Daily Archives: August 4, 2013

Revealed: Shock ‘Code Red’ safety report on British nuclear subs as fleet is hit by leaking, cracked reactors and lack of trained staff

  • Safety issues with UK’s nuclear subs and facilities used to repair missiles
  • Cracks in reactors and nuclear discharges found in Navy’s oldest boats
  • Nuclear-qualified engineers are quitting over poor pay and conditions
  • Experts described latest report as the most worrying they had seen


An official watchdog discovered major safety issues with both the UK’s nuclear-powered submarines and facilities used to repair nuclear missiles, raising the risk of a catastrophic accident involving radioactive material.

Last night, experts described the Defence Nuclear Safety Regulator (DNSR) report for 2012-13 as the most worrying they had seen.

Leak: Tireless, the oldest submarine in the Royal Navy fleet, which entered service in 1984, suffered damage to its circuits earlier this year resulting in a radioactive leakCode Red: Tireless, the oldest submarine in the Royal Navy fleet, which entered service in 1984, suffered damage to its circuits earlier this year resulting in a radioactive leak

The document, obtained by this newspaper, reveals:

  • Cracks in reactors and nuclear discharges are directly attributable to the Royal Navy’s oldest Trafalgar Class SSNs (Ship Submarine Nuclear) remaining in service beyond their design date.
  • Faults with the new Astute Class submarines will delay their entry into service, forcing the Navy to continue sailing the ageing and potentially dangerous Trafalgars.
  • The Atomic Weapons Establishment (AWE) failed to notice or rectify corrosion to a nuclear missile treatment plant in Berkshire.
  • Nuclear-qualified engineers are quitting the Navy in droves over poor pay and conditions, creating a skills crisis.

Head of the DNSR Dr Richard Savage wrote: ‘Significant and sustained attention is required to ensure maintenance of adequate safety performance and the rating [Red] reflects the potential impact if changes are ill-conceived or implemented.

 ‘The inability to sustain a sufficient number of nuclear suitably competent personnel is the principal threat to safety. Vulnerabilities exist in core skill areas, including safety, propulsion, power and naval architects.


Two Submariners killed in an explosion aboard the HMS Tireless, 32-year-old Paul McCann (left) and 20-year-old Anthony HuntrodIn March 2007, sailors Anthony Huntrod, 20, (right) and Paul McCann, 32, (left)  were killed on HMS Tireless when a self-contained oxygen generator exploded during an Arctic exercise north of Alaska.

They died trapped in a small, smoke-filled compartment.

An inquest heard that there was a significant possibility the generator was salvaged from a hazardous waste depot in a cost-cutting bid  by the MoD.

‘Due to build delays with the Astute Class, there has been a requirement to extend the Trafalgar Class beyond their original design life in order to maintain the SSN flotilla at a fully operational level.

Some of the emergent technical issues affecting the Trafalgar Class over the last few years can be directly attributed to the effects of plant ageing.’

The report also raises concerns over whether the UK’s nuclear fleet and its inland nuclear establishments could withstand an earthquake on the same scale as the one that struck the Fukushima reactor plant in  Japan in 2011.

The document notes that facilities which form part of Britain’s Defence Nuclear Programme (DNP) require ‘continued priority attention’ to reach recommended safety standards.

Last night, nuclear expert John Large told The Mail on Sunday that the DNSR report revealed a crisis in Royal Navy nuclear safety.

He said: ‘This is the most self-damning and concerning report that I have seen. We’re talking about a ticking time-bomb, with a higher risk to the public and the environment than we previously feared.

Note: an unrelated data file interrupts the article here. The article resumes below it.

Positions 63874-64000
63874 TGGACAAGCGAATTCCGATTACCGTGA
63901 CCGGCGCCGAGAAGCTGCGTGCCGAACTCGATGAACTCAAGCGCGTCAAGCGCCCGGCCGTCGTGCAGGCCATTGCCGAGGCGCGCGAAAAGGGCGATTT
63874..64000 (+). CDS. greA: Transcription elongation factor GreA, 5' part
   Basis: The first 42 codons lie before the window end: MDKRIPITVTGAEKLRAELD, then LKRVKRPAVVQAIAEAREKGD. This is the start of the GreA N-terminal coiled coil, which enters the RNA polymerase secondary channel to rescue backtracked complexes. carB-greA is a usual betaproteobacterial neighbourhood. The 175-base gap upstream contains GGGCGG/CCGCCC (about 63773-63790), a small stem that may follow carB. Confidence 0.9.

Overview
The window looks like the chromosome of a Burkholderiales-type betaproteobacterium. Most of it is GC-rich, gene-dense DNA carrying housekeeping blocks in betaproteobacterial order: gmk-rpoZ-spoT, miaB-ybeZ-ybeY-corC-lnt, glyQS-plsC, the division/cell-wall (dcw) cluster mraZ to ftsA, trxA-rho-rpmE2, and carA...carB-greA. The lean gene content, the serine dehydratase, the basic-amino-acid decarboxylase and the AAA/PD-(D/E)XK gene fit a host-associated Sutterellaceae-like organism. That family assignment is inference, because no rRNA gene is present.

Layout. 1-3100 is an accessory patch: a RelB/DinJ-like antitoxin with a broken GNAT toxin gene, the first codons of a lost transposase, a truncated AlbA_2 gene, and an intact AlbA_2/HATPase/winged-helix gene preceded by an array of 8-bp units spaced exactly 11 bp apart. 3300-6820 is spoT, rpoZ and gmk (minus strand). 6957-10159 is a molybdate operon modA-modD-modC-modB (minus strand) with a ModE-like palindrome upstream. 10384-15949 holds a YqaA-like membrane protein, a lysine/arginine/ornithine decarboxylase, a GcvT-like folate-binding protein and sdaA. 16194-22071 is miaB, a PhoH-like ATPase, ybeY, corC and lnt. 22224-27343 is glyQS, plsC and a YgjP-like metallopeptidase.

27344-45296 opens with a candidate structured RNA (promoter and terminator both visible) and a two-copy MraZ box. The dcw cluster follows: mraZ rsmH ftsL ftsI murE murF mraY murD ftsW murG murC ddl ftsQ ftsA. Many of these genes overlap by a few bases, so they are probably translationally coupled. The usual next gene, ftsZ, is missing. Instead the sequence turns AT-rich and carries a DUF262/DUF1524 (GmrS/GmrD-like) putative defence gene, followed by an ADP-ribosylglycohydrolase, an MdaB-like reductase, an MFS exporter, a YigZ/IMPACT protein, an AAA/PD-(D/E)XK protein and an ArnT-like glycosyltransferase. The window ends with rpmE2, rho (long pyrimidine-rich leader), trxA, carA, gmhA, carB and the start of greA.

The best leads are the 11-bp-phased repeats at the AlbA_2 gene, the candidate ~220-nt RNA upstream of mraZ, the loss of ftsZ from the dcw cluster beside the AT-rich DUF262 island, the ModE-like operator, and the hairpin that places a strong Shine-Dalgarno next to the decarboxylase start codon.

‘The combination of a lack of nuclear engineers, the Astute submarines being so far behind schedule and the Trafalgar Class sailing beyond their design date is very worrying.

‘The Trafalgars, including HMS Tireless, the oldest boat of the class, should be withdrawn immediately.’

HMS Tireless, which entered service in 1984, suffered damage to  its circuits earlier this year resulting in a radioactive leak.

The nuclear sub was patrolling off South-West England when the problem arose, forcing its captain to return to Devonport. A more serious leak  was avoided because of swift remedial action.

Nuclear materials – including Trident missiles – are brought to the AWE’s site at Aldermaston, Berkshire, for assembly, maintenance and decommissioning.

Warning: There are also fears over the Aldermaston centre where Trident missiles are servicedWarning: There are also fears over the Aldermaston centre where Trident missiles are serviced

These processes include ‘uranium polishing’ – the removal of impurities from the material in order to extend its life cycle as a component in nuclear missiles.

The DNSR report states: ‘Inspection programmes have not been as comprehensive as regulators would expect.

As an example, corrosion in the structural supports of a building was not identified as early as would be expected which resulted in the Office for Nuclear Regulation issuing a Safety Improvement Notice.’

Last night the AWE admitted corrosion had affected its uranium component manufacturing facility, but added repairs had been completed.

An MoD spokesman said: ‘We would not operate any submarine unless it was safe to do so and this report acknowledges that we are taking  the necessary action to effectively manage the technical issues raised by the regulator.

‘It also highlights that the MoD is committed to maintaining expertise in submarine technology and operation – underlined by last month’s operational handover of the first two Astute Class submarines.’

Source – Daily Mail

S. Korean Navy offers insight into demanding submarine life

 — Life aboard a submarine can be tough. Operations are hectic, quarters are cramped and the health of crew members can suffer as a result.
Captain Hyun Chang-hoon used to have strong teeth before he joined the submarine fleet more than 20 years ago, but now the 47-year-old suffers from dental disease, which is a common health problem for veteran submariners due to the higher-than-normal amount of carbon dioxide inside a submarine.